These productions at Salzburg are presented for an audience that seems to pride itself on its taste and elegance. "Visitors are expected to dress in keeping with the festive character of the occasion," advises a notice on the back of the tickets, but for most members of the audience no urging is needed. Formal dress is almost mandatory at the opera and is fairly common even at 11 a.m. concerts -- though some members always proclaim their dedication to music alone by refusing even to wear a necktie.
The hour before an opera curtain here is something like an opening on Broadway or Oscar night in Hollywood. Those who cannot get tickets line up by the hundreds across the street from the Festspielhaus to watch the elegantly clad patrons (including a fair sprinkling of celebrities). Even more than those with "suche" cards (who at least hope for upward mobility), these spectators are the proletarians in the class system of opera at Salzburg -- the have-nots watching the haves. In most cases, there are few overt signs of envy, though citizens often complain about the subsidies for opera and the complaints are loudest among music lovers. Why, they ask, should their taxes support operas that they cannot see?
But opera is deeply rooted in Salzburg. This city was the first in the German-speaking world to have a staged operatic performance -- in 1617, when the art was still in its teens, under the auspices of one of the lively archbishops of that era. It was upper-class entertainment then, as it is today, though anyone in Austria has some access to opera on radio and television. There is periodic grumbling in the regional and national legislatures about the heavy subsidies. At the beginning of this year's festival season, Herbert Moritz, Austria's minister of education, culture and sports, issued a grumble about the subsidies that has become an annual event in Austrian politics.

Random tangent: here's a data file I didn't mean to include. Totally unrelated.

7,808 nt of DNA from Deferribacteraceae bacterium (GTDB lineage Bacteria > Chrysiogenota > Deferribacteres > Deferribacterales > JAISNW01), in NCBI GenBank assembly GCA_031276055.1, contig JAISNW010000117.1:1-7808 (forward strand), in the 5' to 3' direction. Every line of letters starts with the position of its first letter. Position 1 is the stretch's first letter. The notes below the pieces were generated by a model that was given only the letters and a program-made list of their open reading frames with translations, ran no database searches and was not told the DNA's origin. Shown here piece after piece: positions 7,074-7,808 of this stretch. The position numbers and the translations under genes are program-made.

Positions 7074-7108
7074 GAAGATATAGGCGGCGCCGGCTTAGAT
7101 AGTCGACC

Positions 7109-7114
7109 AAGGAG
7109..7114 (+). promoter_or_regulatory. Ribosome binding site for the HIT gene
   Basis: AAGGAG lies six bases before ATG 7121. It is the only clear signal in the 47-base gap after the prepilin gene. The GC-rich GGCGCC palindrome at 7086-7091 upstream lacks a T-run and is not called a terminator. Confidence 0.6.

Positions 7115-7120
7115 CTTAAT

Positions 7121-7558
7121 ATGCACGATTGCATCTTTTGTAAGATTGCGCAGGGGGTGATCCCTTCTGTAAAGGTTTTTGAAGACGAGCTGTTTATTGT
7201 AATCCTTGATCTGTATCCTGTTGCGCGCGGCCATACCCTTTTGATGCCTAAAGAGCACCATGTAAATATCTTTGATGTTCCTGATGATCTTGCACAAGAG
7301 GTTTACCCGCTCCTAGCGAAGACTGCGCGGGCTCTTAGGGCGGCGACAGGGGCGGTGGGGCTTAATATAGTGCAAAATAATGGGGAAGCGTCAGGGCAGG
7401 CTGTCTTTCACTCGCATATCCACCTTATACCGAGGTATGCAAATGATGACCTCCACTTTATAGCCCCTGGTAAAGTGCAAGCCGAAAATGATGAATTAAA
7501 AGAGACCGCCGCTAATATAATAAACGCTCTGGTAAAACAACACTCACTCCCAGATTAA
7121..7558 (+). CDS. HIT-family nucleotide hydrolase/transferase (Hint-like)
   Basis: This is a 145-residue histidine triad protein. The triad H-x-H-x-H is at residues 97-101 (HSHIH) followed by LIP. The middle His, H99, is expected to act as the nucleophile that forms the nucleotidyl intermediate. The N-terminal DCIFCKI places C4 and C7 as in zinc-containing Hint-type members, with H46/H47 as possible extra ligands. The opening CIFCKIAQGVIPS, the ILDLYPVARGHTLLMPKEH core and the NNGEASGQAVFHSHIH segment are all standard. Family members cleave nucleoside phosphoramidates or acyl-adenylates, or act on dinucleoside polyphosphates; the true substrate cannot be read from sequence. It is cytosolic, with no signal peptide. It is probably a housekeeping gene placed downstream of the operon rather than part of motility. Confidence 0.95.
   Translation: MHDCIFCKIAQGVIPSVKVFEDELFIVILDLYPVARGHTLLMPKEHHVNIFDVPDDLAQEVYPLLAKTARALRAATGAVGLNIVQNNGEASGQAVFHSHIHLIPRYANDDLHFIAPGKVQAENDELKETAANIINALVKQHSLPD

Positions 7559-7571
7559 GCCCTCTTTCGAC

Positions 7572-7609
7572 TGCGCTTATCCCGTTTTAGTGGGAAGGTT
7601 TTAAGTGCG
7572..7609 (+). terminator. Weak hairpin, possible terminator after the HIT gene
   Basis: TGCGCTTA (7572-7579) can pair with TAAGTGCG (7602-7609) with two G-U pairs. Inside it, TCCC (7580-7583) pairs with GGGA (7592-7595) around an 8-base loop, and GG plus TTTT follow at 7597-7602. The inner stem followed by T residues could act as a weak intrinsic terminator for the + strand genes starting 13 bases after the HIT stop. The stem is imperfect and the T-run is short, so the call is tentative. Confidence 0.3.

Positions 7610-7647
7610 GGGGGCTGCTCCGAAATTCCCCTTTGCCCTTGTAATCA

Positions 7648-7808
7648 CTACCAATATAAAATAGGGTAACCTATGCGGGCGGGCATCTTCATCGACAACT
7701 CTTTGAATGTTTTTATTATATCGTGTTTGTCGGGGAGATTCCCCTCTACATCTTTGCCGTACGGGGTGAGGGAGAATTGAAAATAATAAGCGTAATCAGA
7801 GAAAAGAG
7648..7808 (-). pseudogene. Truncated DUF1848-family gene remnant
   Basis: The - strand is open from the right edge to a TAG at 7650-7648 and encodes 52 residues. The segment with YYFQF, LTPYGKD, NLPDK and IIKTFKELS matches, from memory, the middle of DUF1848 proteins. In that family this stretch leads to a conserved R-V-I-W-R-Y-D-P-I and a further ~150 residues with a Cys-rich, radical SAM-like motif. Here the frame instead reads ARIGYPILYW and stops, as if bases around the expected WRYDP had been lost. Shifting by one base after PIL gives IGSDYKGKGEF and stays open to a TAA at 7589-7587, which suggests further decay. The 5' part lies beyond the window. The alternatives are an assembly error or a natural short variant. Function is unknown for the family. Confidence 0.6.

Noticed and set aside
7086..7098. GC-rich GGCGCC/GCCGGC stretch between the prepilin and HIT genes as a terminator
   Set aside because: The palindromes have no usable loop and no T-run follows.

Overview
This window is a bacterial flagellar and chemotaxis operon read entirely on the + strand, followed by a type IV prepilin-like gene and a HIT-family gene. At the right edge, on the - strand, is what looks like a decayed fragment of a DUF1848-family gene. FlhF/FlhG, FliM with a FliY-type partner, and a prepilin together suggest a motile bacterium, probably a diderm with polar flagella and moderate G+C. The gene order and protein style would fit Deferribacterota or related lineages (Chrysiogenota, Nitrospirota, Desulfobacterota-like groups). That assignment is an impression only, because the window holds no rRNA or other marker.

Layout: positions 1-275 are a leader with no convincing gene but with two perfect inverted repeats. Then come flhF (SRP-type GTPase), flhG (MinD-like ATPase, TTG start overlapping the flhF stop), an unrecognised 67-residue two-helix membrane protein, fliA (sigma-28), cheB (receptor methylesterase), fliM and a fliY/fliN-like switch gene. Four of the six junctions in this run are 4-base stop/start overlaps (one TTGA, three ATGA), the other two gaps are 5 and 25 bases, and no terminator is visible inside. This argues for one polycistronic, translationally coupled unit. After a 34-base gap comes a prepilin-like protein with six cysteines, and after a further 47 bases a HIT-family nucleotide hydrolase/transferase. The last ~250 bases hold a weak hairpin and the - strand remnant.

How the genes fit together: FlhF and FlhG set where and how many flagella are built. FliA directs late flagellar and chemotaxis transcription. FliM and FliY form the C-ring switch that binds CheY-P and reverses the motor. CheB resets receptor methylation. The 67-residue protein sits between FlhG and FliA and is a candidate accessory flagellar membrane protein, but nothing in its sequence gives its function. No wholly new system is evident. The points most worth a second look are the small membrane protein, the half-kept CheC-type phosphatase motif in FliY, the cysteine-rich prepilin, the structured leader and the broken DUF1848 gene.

His threat to eliminate the subsidies was answered, directly or indirectly, in the following weeks with blizzards of figures attempting to show the economic importance of the festival in Salzburg's and Austria's economies. One figure in circulation has the festival itself producing 85 million schillings (more than $4 million) in taxes, compared with the 68 million schillings ($3 million) in subsidies. According to another statistic, the money spent by the festival-drawn tourists outside the festival brings in 272 million schillings (more than $13 million) in taxes. These figures are significant in a country with a population of 7.5 million. And they are not hard to believe in a country where more than a quarter of the total economy is based on tourist trade and sales taxes range up to over 30 percent on some luxury items.
The subsidy for the festival, national, regional and local, has been gradually reduced in recent years but remains substantial. Whether it repays itself is a subject for constant and often heated parliamentary debate. But the immediate future of opera in Salzburg seems secure, if only because the stars and the patrons, outside the opera houses, seem to amuse the citizens more than the unseen operas would.